Towards the end of July 1811 Dahlerup was to be exchanged and so he was instructed to proceed to London from where he would sail home. Dahlerup was captivated by the city, and we are provided with a picture of the people and places in the metropolis that he witnessed. After further service in the Danish navy, in 1813 he was captured a third time, arriving back on board the Bahama prior to travelling again to Reading.
Using the General Entry Book for Danish prisoners held at Reading and the Danish archives, the author relates the stories of other Danish seamen, mainly merchant sailors, examining their captivity, including handicrafts, escapes, deaths, and the setting up of a Masonic Lodge in Reading. There were other Danes held in this country who had an interesting story to tell, and the author has included their tales within this book. Jørgen Jørgensen had many adventures, and his story has been told in detail elsewhere (The English Dane by Sarah Bakewell, Chatto & Windus, 2005), but the author includes the story here as Dahlerup met him whilst he was on parole for a second time.
Dahlerup returned home on the cessation of war in 1814. Reading hosted a huge street party to celebrate the abdication of Napoleon, and the author brings his story to an end by a brief examination of post-war Britain and Denmark, and an analysis of how Reading compared with other parole towns during the Napoleonic Wars. The title of the book The Gentlemen Danes comes from the attitude the people of Reading had towards these captives, who in turn found the community much to their liking.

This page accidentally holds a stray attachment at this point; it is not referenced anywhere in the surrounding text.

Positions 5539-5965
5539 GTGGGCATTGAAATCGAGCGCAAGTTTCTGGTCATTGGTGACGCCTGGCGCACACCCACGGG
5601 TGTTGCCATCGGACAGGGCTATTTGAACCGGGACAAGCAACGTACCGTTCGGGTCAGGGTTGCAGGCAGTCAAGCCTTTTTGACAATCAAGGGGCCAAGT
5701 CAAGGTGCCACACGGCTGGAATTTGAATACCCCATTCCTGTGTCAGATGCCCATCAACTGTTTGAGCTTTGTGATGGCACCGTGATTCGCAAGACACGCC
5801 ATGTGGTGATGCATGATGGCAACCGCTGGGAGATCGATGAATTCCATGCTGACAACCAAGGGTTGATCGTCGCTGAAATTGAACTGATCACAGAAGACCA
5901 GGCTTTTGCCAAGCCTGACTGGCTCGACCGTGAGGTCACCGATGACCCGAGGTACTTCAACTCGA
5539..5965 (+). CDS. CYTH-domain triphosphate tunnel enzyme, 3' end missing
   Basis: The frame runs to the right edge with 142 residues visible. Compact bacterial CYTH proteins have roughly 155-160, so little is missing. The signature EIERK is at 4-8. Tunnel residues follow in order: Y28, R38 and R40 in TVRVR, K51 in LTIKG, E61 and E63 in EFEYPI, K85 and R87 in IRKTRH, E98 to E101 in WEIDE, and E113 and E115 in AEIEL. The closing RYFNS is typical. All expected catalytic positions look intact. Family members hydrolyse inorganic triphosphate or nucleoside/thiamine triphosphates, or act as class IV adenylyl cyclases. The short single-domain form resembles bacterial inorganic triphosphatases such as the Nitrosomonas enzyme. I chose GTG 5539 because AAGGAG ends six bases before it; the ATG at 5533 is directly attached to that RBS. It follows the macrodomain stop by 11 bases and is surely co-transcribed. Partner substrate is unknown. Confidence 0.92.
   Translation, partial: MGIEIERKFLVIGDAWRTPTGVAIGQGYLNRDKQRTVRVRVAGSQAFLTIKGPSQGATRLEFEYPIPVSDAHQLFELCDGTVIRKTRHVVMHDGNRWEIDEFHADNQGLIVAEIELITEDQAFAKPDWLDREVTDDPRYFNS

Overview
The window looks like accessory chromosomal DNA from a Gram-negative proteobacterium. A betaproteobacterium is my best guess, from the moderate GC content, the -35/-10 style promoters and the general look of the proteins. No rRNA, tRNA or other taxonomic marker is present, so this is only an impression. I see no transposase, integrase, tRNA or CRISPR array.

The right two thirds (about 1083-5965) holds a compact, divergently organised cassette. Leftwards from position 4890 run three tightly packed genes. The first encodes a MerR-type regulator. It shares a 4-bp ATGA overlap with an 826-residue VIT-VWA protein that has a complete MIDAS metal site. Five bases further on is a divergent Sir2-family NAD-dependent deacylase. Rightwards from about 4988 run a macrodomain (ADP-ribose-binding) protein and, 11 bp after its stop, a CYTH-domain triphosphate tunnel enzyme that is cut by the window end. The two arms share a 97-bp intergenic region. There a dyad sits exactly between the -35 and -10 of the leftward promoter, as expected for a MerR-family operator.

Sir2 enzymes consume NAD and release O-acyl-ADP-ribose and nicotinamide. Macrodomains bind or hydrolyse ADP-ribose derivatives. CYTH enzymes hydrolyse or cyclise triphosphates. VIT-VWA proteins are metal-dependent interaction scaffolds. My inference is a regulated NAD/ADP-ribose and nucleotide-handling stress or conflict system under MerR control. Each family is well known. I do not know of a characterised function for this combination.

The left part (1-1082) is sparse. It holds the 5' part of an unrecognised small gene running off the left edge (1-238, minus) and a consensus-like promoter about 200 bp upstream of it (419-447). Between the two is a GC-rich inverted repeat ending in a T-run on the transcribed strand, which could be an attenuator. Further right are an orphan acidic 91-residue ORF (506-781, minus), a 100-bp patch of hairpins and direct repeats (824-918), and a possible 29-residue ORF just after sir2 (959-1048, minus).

The book is generously illustrated with images of the conflict between the two nations, the prison ships, Reading and its locality (including drawings made by Danes held there), and many of the characters included in the story. Many of these are from Danish sources and have not been published in the UK before.
Until Dahlerup’s memoirs were translated, very little had been written about the Danes held in Britain. Our views of the parole depots have relied upon later accounts written by French officers, who had an axe to grind in the form of a lack of an effective exchange process between Britain and France after 1803. This account demonstrates that Britain and Denmark were not natural enemies and when Danes arrived in the country there was no animosity towards them, and they were accepted into the community.
The Gentlemen Danes is a book to be commended for many reasons: an untold story of prisoners of war held on parole in Britain during the Napoleonic Wars; details of the Gunboat War in the Baltic; life in Reading during the early 19th century; images to accompany the story that have not been published before; all make this a valuable and fascinating study. I have many books in my library on Napoleonic prisoners of war, and this one is a valuable addition. Highly recommended.